ForeWord Reviews

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Our Culture of Pandering

Foreword Review — Jan / Feb 2004

There are a couple of ways a politician might convince voters that he’s their guy. He can demonstrate strong leadership, or he can pander. Unfortunately, says the author, former U.S. Senator from Illinois, most of today’s politicians choose to pander-to give us what is easy instead of fighting for what is right. It seems that the siren call of poll numbers, which sing the whim of public opinion, is irresistible.

The author or coauthor of nineteen books, including Freedom’s Champion: Elijah Lovejoy and Tapped Out: The Coming World Crisis in Water, Simon is now a director of the Public Policy Institute at the University of Southern Illinois. In this book, which should be required reading for all the presidential candidates including the incumbent, he clearly and pointedly discusses several issues-taxes, social security, civil liberties, crime-that invite pandering. The polls say that the voters don’t like taxes, so weak-kneed politicians avoid any explanation of how and why the public actually benefits from taxes. Similarly, on the hustings a pledge to be tough on crime is an easy applause line, while long-term solutions sound dull and unexciting.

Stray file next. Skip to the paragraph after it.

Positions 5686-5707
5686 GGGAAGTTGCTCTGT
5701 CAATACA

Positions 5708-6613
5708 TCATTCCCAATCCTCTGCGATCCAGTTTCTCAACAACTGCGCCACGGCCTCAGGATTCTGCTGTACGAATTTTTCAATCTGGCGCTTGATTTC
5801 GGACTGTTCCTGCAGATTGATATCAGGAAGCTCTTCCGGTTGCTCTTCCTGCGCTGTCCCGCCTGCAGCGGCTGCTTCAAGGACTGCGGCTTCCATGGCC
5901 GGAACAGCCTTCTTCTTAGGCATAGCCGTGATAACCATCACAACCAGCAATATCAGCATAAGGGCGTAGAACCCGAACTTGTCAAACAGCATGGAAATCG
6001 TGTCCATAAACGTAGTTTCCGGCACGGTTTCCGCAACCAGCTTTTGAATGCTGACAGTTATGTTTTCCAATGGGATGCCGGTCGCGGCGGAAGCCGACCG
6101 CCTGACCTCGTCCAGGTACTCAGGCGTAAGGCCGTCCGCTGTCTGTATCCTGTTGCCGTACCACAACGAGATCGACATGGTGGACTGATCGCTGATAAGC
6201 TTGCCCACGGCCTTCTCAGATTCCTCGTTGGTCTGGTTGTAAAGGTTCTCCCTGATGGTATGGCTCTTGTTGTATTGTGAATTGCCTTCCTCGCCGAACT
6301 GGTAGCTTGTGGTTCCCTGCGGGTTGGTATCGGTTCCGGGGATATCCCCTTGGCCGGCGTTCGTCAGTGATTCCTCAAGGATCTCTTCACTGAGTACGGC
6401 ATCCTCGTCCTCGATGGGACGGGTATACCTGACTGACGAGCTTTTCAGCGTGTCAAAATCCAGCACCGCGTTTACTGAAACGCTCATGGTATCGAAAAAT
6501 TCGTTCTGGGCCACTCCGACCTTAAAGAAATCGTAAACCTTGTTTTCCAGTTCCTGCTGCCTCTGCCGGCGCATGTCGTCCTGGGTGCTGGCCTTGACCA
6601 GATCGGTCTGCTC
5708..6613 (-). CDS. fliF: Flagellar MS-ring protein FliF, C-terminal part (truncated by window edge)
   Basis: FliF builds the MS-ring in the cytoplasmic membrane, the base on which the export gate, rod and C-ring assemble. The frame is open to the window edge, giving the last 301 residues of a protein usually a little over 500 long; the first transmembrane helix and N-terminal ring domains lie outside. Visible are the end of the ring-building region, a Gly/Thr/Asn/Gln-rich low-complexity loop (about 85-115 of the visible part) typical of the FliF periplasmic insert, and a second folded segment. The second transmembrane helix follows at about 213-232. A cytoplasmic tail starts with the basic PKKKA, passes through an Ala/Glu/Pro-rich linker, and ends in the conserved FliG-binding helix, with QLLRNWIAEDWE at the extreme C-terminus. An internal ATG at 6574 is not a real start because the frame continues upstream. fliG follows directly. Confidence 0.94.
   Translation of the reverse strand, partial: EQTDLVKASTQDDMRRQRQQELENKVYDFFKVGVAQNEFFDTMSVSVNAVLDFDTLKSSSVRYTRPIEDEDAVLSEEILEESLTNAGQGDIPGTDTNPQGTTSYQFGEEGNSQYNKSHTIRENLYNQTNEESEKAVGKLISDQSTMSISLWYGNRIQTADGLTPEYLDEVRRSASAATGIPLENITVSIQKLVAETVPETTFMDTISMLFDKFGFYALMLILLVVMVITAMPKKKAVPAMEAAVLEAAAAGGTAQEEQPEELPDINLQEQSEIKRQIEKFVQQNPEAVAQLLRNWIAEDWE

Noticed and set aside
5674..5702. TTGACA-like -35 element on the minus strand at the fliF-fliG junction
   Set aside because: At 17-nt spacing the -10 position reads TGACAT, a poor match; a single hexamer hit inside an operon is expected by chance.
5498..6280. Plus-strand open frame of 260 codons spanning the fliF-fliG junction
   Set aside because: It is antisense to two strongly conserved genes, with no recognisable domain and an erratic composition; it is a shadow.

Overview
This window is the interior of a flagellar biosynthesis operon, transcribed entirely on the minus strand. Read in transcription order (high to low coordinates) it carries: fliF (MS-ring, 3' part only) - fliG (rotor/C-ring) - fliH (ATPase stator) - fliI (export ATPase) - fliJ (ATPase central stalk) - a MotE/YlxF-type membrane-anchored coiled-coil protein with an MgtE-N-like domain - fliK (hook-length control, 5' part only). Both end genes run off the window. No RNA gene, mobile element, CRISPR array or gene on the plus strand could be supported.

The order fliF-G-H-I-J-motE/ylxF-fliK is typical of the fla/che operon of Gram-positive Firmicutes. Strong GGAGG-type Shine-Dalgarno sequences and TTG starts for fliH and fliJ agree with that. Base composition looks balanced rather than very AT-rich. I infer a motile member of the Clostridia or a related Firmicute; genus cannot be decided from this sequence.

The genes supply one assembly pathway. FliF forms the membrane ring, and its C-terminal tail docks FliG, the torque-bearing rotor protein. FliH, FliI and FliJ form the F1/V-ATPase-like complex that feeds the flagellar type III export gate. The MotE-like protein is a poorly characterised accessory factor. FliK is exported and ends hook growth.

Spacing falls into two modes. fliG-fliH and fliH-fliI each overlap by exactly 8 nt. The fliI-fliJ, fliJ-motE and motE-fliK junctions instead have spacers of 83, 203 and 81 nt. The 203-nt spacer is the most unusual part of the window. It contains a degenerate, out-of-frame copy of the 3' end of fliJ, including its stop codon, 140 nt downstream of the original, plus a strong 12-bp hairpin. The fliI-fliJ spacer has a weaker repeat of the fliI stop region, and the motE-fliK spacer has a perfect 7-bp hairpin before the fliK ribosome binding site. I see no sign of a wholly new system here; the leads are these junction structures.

Extending his exposé beyond politicians to the culture at large, Simon critiques pandering in the media, religion, and education. The media, with its pursuit of public titillation and maximum profit, aims low every time. Media spokespersons argue that they are merely giving the public what it wants, but Simon calls that a lame defense, suggesting that targeting popular, lowest-common-denominator tastes is short-sighted and ultimately hurts the integrity of the media itself.

In the area of religion, Americans are stunningly arrogant and pious. They believe themselves to be good, generous people, and politicians and religious leaders pander to that belief. Recently, George W. Bush claimed that the U.S. provides more aid to the world’s poor than any other nation. Not only is that false in absolute dollars (Japan and France contribute more), but the U.S. is in last place among the twenty-two wealthiest nations in terms of the percentage of national income that goes to help the poor beyond our borders.

As for education, U.S. students spend far fewer days in the classroom than students in most other countries. Every study shows that the more time spent in school, the better the results. Simon says the biggest barriers to changing the school year are politicians and educators who fear offending parents, teachers, and taxpayers.

Simon concludes with sensible suggestions for specific action. He acknowledges that his recommendations may seem obvious, but says that too often the obvious is not taking place. Most importantly, every action will require courage, a quality seldom found in a panderer.

Rob Mitchell